Big Wind, Big Fail In Hawaii’s Lanai Paradise

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The power of just saying “No!” is powerful and effective, but only if it is said. Do not comply, do not submit, do not “go along to get along”. Citizens in local communities have tremendous power over their future if they would just stand up and get involved. Complaining after the fact doesn’t cut it. ⁃ TN Editor

Kirstin Downey’s recent article (“The Struggle Over Towering Wind Farms Is At The Center Of A Honolulu City Council Debate,” Sept. 21) rightly highlights the Kahuku community’s critical role in helping to inform public opinion regarding the negative community impacts of industrial wind power plants.

She writes: “When they first arrived in Hawaii about a decade ago, the turbines were initially welcomed but North Shore residents were shocked by their huge size and disturbed to learn they posed deadly hazards for endangered wildlife, particularly the opeapea bat on the North Shore. But opposition hardened when the big towers came to Kahuku three years ago.”

While that’s accurate (although the first wind turbines arrived on the Big Island’s South Point in 1987), it overlooks the role of the Lanai community’s opposition to the now defunct Big Wind proposals for Lanai and Molokai in Hawaii’s love/hate affair with industrial wind power plants.

First proposed in 2007 — 15 years ago — Big Wind on Lanai was David Murdock’s and then-Gov. Linda Lingle’s scheme to install 170 wind turbines that would irretrievably alter — and environmentally destroy — almost 25% of Lanai’s land. The giant turbines would generate electricity to be delivered via an undersea cable to power Oahu’s ever-increasing demand for electricity.

The project divided this small island of 3,000 people in ways that are still being felt today. It was touted as a panacea for those hungry to achieve the state’s goal of 100% renewable energy. But to many Lanaians, it was seen as an environmentally destructive scheme designed primarily to enrich the landowner.

The community’s consistent and vocal opposition — despite the project’s support from many legislators, two governors, an abundance of state bureaucrats, Hawaiian Electric, the ILWU and others — eventually killed the project. The unwillingness of Lanai’s new and current majority landowner to support the destruction of “his” island, put the final nail in the coffin of Big Wind on Lanai.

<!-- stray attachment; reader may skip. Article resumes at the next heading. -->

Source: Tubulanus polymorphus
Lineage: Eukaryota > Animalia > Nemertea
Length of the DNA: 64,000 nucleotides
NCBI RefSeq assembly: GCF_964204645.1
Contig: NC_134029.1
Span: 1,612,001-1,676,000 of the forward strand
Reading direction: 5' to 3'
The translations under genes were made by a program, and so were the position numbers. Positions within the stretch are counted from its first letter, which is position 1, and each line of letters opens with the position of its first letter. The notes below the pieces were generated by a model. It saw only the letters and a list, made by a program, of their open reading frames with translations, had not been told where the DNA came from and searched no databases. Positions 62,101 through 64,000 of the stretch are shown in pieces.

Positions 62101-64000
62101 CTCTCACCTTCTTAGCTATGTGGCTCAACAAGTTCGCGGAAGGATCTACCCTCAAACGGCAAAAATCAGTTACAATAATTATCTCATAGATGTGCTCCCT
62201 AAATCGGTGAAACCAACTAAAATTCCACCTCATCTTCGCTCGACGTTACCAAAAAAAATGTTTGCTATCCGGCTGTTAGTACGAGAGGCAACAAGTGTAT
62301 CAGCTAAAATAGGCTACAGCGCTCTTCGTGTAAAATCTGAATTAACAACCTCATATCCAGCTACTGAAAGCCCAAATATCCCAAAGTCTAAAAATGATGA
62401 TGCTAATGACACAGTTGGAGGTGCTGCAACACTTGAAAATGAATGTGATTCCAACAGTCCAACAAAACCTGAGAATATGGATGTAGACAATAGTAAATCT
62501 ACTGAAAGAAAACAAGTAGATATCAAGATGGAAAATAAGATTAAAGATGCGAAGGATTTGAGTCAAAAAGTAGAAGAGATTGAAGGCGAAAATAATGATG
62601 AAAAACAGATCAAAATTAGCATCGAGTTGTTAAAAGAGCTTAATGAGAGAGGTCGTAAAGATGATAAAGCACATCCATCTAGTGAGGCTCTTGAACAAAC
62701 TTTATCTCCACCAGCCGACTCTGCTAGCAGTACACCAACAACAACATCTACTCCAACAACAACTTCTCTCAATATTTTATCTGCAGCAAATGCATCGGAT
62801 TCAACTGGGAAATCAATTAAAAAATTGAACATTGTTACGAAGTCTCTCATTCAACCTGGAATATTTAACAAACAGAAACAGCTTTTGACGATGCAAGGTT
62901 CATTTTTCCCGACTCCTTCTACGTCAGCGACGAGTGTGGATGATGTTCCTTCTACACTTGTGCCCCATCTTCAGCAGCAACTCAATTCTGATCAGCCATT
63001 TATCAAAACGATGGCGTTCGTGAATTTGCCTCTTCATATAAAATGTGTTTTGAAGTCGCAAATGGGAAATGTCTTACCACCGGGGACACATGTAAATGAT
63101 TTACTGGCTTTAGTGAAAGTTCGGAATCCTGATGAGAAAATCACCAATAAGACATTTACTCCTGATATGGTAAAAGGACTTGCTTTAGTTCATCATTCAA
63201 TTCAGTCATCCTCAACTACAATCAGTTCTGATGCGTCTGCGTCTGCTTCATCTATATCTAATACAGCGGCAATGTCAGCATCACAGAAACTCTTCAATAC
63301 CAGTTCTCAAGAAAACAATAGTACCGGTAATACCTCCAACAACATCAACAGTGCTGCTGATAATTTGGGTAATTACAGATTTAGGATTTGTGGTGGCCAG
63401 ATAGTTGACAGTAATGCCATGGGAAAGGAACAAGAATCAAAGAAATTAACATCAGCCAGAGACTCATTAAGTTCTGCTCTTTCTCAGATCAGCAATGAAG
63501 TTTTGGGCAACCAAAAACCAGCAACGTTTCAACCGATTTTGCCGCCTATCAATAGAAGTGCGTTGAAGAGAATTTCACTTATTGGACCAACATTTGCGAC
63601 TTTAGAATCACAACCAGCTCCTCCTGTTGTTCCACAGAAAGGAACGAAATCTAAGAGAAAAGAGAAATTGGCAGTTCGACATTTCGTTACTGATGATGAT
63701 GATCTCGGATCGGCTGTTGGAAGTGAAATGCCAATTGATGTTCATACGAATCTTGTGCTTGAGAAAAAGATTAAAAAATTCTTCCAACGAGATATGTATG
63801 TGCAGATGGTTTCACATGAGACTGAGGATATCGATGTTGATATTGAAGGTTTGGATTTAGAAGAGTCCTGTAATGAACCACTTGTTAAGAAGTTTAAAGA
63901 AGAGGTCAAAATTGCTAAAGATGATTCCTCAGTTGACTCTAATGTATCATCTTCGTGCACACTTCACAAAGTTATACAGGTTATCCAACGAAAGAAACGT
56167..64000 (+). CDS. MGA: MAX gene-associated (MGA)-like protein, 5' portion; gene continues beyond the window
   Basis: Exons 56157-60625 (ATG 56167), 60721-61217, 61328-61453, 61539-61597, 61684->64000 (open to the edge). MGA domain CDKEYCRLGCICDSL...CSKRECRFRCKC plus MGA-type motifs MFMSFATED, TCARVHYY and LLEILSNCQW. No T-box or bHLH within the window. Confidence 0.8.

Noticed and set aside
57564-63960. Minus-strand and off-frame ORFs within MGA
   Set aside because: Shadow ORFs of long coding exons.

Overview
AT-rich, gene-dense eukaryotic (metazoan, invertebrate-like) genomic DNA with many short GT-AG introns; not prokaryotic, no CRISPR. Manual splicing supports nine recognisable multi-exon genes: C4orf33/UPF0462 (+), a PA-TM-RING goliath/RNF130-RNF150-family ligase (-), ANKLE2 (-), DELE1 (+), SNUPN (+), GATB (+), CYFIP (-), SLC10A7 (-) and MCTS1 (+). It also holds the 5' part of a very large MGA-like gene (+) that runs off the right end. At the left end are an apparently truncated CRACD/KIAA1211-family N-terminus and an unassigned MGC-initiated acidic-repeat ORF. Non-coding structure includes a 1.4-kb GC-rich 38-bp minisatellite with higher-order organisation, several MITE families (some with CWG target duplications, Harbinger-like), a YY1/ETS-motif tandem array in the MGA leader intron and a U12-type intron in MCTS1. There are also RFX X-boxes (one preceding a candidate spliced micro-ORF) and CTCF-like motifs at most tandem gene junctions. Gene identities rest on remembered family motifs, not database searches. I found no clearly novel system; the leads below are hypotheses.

Several community members from Kahuku came to Lanai years ago, and asked Friends of Lanai, the group formed to lead the opposition to Big Wind, for advice during this divisive time. We told them to “just say no,” rather than trying to set restrictions and/or conditions on the placement of wind turbines in their neighborhood.

They did not follow that recommendation, and I wonder what those members, looking back, think now.

Time passes, and many have forgotten — or never knew — the lessons learned from the Big Wind struggle. With time, Kahuku’s lessons will likely fade as well. There will be new administrations, and new profit-seeking corporations wanting to capitalize on resources in small communities.

The message for me is that the community needs to be involved early and frequently if it’s targeted to be the site of industrial power plants, of any flavor, and it has to “just say no” frequently, continuously and loudly. Never give up or give in.

Read full story here…

About the Editor

Patrick Wood
Patrick Wood is a leading and critical expert on Sustainable Development, Green Economy, Agenda 21, 2030 Agenda and historic Technocracy. He is the author of Technocracy Rising: The Trojan Horse of Global Transformation (2015) and co-author of Trilaterals Over Washington, Volumes I and II (1978-1980) with the late Antony C. Sutton.
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Just ask the Germans
$ 500,000,000,000 for effin windmills since 2010!

[…] Big Wind, Big Fail In Hawaii’s Lanai Paradise […]